Free agent Parra provides plenty of value
In the free-agent game, there are the expensive guys who get not only the big money but the big publicity push. And then there are the useful guys. They will get paid, but not in nine figures. They can help you win, but they won't be the center of attention while the free-agent parade winds its way through the winter.
Solidly in the second category, we're going with outfielder Gerardo Parra. He has won two Gold Glove Awards. He is only 28. He throws and hits left-handed and he does both with proficiency. Parra is a high-energy individual. He can help a team, in some tangible way, in 2016 and beyond.
Parra is reportedly seeking a four-year deal and so far has been reportedly getting offers for three years. This is the kind of difference that can resolve itself and should not lead to unemployment.
Parra split the 2015 season between Milwaukee and Baltimore. And it amounted to two different seasons for him.
After a slow start and sporadic playing time with the Brewers early in the season, Parra was given more playing time following Craig Counsell's hiring as manager in early May. Over 100 games with the Brewers, Parra had a slash line of .328/.369/.517. When Counsell moved him to the leadoff spot in the lineup, he became even better. Over 38 games as a leadoff hitter, Parra produced a .340/.386/.545 line.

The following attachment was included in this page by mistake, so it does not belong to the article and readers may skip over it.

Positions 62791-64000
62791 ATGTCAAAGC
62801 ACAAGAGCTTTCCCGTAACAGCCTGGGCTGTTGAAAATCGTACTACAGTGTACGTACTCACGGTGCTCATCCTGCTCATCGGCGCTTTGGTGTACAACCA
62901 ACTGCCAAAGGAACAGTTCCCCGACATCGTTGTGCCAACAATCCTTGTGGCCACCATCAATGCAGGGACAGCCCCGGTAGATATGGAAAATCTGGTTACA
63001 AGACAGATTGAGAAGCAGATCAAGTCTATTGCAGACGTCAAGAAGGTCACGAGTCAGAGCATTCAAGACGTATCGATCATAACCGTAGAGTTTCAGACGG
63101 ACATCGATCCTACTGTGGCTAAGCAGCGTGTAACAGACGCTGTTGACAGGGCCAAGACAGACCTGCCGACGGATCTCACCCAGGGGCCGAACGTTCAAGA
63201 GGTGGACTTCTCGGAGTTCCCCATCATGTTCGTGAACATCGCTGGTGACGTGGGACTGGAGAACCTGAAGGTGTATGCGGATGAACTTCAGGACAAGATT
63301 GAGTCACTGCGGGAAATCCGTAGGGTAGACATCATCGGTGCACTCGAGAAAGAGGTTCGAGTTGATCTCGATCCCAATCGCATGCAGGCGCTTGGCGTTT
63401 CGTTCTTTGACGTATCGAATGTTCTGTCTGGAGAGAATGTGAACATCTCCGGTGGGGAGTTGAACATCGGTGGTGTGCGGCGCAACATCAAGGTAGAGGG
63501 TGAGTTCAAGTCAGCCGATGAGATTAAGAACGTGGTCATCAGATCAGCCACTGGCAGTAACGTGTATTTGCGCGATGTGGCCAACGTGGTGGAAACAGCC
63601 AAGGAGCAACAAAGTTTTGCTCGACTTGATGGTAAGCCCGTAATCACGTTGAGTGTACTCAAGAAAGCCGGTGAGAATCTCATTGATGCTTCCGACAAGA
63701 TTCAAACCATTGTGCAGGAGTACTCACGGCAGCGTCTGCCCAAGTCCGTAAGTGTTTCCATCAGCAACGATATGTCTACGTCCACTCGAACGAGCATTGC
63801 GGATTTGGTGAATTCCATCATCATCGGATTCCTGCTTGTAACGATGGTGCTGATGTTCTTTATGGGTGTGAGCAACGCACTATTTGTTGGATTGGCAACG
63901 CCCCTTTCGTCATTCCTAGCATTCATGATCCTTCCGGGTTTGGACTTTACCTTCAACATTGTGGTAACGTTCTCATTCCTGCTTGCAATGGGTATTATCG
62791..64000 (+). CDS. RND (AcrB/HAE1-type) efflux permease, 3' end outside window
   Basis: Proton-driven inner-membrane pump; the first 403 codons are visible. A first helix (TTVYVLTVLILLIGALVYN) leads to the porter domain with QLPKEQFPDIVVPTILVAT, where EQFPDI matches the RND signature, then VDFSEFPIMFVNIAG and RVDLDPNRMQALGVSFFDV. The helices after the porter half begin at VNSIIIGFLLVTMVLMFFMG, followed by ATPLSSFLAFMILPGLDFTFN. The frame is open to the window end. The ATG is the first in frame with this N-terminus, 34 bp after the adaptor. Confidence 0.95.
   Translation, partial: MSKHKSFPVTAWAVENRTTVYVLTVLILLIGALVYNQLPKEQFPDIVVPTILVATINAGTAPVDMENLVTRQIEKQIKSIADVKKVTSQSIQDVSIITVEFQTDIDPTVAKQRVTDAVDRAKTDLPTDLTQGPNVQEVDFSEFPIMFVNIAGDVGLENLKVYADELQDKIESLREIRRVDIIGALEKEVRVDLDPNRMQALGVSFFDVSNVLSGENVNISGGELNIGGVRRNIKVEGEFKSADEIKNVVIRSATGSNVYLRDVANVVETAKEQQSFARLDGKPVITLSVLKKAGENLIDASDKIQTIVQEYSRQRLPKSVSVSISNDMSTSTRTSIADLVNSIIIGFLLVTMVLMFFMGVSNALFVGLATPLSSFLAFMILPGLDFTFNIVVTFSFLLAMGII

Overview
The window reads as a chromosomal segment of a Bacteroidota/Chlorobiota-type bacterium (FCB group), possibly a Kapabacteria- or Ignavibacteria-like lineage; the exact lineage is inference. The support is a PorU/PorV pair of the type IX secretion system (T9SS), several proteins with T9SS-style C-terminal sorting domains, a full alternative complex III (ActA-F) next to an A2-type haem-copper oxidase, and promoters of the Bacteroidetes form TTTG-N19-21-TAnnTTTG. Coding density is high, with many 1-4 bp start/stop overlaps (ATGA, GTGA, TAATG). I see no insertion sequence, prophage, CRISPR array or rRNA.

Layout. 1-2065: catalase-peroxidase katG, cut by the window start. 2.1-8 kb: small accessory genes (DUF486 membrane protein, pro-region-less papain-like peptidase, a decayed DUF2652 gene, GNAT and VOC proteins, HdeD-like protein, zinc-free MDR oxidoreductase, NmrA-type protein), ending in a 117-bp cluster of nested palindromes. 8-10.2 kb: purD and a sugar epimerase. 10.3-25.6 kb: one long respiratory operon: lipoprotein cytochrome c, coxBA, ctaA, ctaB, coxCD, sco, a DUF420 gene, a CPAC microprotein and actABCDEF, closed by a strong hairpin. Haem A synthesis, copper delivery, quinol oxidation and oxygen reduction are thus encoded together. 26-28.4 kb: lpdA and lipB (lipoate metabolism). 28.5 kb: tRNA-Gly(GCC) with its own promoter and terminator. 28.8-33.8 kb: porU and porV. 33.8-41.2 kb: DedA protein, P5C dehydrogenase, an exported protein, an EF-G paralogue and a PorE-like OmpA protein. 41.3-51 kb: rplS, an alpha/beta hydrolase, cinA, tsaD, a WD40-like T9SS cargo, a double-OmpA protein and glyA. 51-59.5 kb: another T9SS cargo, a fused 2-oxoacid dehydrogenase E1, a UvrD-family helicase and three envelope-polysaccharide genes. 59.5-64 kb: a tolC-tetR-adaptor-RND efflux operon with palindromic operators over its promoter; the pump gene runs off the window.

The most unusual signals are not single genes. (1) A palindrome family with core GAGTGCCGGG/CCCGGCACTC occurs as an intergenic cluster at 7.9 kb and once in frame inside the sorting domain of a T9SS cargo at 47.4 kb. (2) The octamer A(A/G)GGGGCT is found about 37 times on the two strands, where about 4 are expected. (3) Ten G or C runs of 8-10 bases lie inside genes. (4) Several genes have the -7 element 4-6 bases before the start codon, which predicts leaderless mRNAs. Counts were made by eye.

"Since he's been [in the leadoff spot], he's been a really important piece of our offense," Counsell said. "He's been one of the best hitters in the league, really. He's been excellent. He's definitely set the tone of our offense."
But the Brewers went into rebuilding mode and in a non-waiver Trade Deadline deal, Parra went to Baltimore for Zach Davies, a legitimate pitching prospect.
Parra's offensive production tailed off significantly with the Orioles. Although his combined numbers for the season were certainly respectable -- .291/.328/.452 -- he did not provide the kind of help to Baltimore's push for a postseason spot that his first-half numbers would have suggested.
And that is probably why his prominence as a free agent is not what those first-half numbers might have indicated, either. But this is still a player capable of being very helpful to a club with postseason aspirations.
Parra won a Gold Glove Award as a left fielder playing for a division-winning team in Arizona in 2011. He won another one as a right fielder in 2013, again playing for the D-backs.
Parra played all three outfield positions in 2015. At this point in his career, he is probably not a classic center fielder, but he is unquestionably still a plus defensive player.
And Parra does not produce the big power numbers that a team might hope for from a corner outfielder. But he can produce extra-base hits; 36 doubles last year, 43 in 2013, his best season in that category.
Adding it all up: A versatile and highly capable outfielder, a reputable Major League hitter who bats left-handed, still in his 20s, and an individual who, as he put it, likes to see baseball players "play hard and play happy."
You can understand why Parra's free agency is not creating daily headlines. You can also understand why his next employers will likely be making a good investment when they sign him.